Directed by John Frankenheimer, June 2004
Andersonville, the 1996 Turner Pictures made-for-TV film, gives the notorious Confederate prison in Georgia a gritty treatment not seen in previous cinematic versions. Although this four-hour 2004 film, released on DVD in 2004, is beset by its share of problems, it captures the well-known despair endured by all Civil War prisoners of war.
The story centers on a group of Massachusetts soldiers who are captured while fighting in Virginia in 1864 and sent to the 261⁄2-acre stockade, originally built for 10,000 inmates but eventually home to nearly 33,000. The men struggle to survive in deplorable conditions: no food, barbarous fellow prisoners as well as “monstrous” jailors and a hot-tempered, tyrannical commandant.
The main difficulty with the film is that producer-writer David W. Rintels compresses nearly all the significant Andersonville events into a time frame of just a few weeks. The truncation is awkward, at times drawing attention to seemingly overlapping events that do not make sense either logically or historically. The film virtually ignores the prison’s systemic problems, creating the impression that all of Andersonville’s horrors were caused by Heinrich H. Wirz and the Confederate jailors.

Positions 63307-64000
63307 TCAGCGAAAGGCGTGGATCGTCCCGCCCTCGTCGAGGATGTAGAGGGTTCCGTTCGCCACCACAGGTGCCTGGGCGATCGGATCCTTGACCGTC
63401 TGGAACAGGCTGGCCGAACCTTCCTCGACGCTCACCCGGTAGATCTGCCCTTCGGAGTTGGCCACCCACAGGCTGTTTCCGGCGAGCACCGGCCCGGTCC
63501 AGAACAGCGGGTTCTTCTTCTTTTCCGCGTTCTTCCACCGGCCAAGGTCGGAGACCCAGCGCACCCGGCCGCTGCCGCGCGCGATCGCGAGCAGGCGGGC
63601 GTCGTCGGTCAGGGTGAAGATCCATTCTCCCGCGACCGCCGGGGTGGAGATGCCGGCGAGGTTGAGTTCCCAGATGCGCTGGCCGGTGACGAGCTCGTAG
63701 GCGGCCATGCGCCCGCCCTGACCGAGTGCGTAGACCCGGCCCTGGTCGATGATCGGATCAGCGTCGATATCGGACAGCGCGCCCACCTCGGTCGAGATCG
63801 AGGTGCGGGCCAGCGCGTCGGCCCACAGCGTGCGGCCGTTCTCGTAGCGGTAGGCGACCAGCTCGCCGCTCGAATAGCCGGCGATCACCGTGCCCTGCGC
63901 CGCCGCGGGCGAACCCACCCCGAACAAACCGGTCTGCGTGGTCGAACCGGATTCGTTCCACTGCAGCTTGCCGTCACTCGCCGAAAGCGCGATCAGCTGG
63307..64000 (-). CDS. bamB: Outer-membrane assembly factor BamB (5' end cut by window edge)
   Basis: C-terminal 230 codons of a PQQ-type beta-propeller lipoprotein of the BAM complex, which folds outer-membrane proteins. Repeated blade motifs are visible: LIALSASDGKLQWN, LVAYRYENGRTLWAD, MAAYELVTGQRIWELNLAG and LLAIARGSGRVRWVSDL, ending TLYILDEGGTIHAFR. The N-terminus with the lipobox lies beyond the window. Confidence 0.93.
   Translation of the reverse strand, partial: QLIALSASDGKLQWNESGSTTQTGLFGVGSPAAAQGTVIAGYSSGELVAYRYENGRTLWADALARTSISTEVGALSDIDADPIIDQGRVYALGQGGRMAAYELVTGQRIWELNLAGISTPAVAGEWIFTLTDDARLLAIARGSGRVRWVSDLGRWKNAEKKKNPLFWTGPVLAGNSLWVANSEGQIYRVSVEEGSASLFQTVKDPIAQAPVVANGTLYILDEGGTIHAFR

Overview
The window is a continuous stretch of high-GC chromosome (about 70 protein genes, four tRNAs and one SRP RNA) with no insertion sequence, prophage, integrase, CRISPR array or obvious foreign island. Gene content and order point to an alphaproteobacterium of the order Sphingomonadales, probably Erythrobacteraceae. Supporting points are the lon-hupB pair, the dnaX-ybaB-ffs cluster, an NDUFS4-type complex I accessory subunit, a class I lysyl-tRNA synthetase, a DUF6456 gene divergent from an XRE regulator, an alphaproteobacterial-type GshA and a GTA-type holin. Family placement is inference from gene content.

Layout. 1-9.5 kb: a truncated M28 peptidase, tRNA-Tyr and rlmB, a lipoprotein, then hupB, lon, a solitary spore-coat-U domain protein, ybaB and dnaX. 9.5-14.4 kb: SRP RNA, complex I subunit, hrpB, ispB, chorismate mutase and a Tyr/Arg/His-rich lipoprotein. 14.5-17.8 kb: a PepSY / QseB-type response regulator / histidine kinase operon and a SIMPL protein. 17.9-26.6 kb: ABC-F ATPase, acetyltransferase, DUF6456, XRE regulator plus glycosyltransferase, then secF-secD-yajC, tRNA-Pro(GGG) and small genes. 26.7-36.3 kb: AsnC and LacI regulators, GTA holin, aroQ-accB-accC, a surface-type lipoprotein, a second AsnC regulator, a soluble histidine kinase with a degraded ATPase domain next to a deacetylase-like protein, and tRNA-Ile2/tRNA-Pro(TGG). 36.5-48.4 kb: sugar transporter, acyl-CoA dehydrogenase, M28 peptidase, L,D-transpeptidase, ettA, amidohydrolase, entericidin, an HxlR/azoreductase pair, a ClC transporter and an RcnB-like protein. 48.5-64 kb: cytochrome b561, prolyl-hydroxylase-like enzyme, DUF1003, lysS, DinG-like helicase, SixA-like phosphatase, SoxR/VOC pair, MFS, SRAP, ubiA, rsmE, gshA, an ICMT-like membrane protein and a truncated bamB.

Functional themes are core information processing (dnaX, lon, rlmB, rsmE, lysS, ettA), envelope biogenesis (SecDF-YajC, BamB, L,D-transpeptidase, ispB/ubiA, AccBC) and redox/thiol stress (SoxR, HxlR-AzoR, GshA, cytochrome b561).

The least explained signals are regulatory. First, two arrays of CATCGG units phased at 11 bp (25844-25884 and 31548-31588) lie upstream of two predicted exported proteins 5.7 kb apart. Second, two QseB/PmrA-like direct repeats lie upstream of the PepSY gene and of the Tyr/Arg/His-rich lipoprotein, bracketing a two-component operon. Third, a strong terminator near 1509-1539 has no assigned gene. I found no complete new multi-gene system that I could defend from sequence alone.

Director John Frankenheimer waits more than two hours before trying to capture the pathos of this miserable period with some long, wandering camera shots. Introducing one or two such views earlier might have strengthened the film.
Originally published in the December 2008 issue of Civil War Times. To subscribe, click here.